Following a discussion of the balance between program cuts and a possible tax increase in the next budget cycle, President Johnson mentioned a protest that a group of poverty activists from Syracuse, New York had staged at his Texas ranch. Mayor Daley, who a few moments before had urged the president to focus on job creation as the core of the anti-poverty effort, vigorously objected to the idea that the poor should control the community action programs that the War on Poverty had established in many communities. The inclusion in the Economic Opportunity Act of a provision that community action should encourage the "maximum feasible participation" of the poor had produced clashes between activists and many city governments over the purpose and nature of the programs. This conversation excerpt presents a strong statement of one side of this controversy -- a perspective shared by many mayors around the U.S.
In this conversation, President Johnson offered assured Virginia Congressman Porter Hardy (D) that the governors’ veto amendment to the Economic Opportunity Act would prevent the community action program from circumventing local governmental authority. For supporters of the community action principle, such circumvention had been the point of the program.
President Johnson and Representative Phil Landrum of Georgia (the floor leader for the Economic Opportunity Act in the House of Representatives) discuss the attempt by a group of Catholic congressmen to block the Economic Opportunity Act in the House Education and Labor Committee. The Act would remain blocked unless sections of Title II were re-written to include funding for remedial education programs in Catholic schools. Some congressmen also hoped to use the issue as a bargaining chip to prevent the closure of naval bases in their districts. Johnson indicates his willingness to cut the community action provisions of the legislation (Title II) rather than give in to the congressmen's demands - even though this component of the bill constituted one of its most important elements. Nonetheless, the President clearly indicated in this conversation that his primary interest in the antipoverty legislation lay in the Job Corps camps and training centers of Title I, rather than in the Community Action provisions of Title II. The latter programs, however, would soon define the Economic Opportunity Act in the public mind.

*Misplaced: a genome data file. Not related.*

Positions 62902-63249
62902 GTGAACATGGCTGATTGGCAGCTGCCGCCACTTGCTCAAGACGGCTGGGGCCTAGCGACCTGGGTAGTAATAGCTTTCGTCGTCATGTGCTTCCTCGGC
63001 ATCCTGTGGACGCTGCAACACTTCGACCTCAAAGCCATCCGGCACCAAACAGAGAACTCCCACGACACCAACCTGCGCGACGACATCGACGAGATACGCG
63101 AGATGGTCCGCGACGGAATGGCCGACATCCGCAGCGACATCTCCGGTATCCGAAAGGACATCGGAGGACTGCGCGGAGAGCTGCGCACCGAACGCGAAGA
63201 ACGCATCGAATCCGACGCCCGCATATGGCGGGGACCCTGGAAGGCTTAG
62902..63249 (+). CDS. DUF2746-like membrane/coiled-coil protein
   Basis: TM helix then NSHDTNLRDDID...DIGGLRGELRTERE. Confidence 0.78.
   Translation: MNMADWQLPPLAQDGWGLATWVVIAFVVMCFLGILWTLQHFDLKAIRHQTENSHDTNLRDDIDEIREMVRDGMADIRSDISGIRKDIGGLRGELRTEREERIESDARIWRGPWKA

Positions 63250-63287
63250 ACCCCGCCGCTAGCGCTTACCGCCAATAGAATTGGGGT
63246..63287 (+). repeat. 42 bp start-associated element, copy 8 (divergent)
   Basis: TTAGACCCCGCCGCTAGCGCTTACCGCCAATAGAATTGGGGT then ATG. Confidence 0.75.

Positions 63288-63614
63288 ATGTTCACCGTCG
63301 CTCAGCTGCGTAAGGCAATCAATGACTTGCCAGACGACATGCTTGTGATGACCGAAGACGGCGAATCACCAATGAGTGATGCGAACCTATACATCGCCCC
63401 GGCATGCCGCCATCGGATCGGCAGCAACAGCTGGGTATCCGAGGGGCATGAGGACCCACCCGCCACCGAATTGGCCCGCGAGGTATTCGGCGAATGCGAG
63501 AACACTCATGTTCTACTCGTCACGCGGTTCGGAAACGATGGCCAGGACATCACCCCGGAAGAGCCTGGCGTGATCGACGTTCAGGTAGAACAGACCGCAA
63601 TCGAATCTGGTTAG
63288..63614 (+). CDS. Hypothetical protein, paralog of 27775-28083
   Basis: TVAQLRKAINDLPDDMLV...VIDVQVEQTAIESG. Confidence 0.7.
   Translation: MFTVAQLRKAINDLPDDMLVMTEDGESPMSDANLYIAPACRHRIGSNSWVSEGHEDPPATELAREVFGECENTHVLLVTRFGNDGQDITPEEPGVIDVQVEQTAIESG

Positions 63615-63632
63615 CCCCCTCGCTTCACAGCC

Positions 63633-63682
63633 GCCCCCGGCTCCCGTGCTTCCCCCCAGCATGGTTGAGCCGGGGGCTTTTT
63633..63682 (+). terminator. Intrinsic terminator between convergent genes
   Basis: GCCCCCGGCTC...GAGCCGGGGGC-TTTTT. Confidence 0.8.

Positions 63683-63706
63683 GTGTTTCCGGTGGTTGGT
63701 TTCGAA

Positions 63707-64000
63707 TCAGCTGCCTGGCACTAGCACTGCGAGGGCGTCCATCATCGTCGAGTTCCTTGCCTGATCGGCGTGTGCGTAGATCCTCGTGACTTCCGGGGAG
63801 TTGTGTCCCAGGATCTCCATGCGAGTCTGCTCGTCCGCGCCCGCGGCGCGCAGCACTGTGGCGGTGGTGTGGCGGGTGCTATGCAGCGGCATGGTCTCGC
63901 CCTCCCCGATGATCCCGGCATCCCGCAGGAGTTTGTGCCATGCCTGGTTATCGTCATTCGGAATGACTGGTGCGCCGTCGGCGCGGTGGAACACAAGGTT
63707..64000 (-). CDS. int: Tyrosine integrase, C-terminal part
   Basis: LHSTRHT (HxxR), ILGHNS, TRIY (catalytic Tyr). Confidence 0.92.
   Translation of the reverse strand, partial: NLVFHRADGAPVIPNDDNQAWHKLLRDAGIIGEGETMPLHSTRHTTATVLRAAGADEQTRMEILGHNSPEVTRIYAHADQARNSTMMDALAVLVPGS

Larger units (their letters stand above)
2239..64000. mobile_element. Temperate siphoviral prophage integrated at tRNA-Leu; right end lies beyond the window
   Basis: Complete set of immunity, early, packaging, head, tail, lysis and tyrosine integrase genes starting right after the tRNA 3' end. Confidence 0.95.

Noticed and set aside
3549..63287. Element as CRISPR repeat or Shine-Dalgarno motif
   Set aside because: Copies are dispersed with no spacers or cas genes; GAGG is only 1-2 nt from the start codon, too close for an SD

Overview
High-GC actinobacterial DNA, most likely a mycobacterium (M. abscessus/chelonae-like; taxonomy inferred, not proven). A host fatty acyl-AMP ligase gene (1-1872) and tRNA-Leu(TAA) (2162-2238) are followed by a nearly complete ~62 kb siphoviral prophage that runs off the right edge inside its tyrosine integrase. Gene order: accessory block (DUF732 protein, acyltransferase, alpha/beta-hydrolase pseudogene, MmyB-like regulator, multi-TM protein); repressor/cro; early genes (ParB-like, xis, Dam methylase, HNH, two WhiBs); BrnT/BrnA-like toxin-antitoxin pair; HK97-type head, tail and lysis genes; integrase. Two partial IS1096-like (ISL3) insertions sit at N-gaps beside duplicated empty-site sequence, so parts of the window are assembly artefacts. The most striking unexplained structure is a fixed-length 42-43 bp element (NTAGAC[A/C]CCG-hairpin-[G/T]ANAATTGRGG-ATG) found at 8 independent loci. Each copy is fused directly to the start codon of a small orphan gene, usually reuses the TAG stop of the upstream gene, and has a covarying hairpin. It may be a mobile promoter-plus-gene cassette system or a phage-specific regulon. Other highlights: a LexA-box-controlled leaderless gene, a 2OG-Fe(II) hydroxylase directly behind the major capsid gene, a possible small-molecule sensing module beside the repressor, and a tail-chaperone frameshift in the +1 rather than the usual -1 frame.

In late 1966, Office of Economic Opportunity (OEO) Director (and Kennedy brother-in-law) Sargent Shriver contemplated resigning because of differences with the President over funding levels for the War on Poverty and frustration over perceptions that his effectiveness had diminished. In this conversation with Special Assistant Bill Moyers (who had recently submitted his own resignation), President Johnson expounded on the implications of a Shriver resignation, as well as on his views of the budgetary constraints on the War on Poverty, the consequences of street protests that cast the Vietnam War and the anti-poverty effort as mutually-exclusive budget items, and his difficulties with Robert F. Kennedy and other liberal Senators who supported an expanded poverty program. Near the close of this excerpt, Johnson commented on the lack of political pragmatism and reliability that he perceived among much of Shriver's staff at OEO, particularly in the still-controversial Community Action Program (CAP).
In this conversation excerpt, President Johnson and Georgia Senator Richard Russell (R) express their shared dislike and distrust of the War on Poverty's Community Action Program.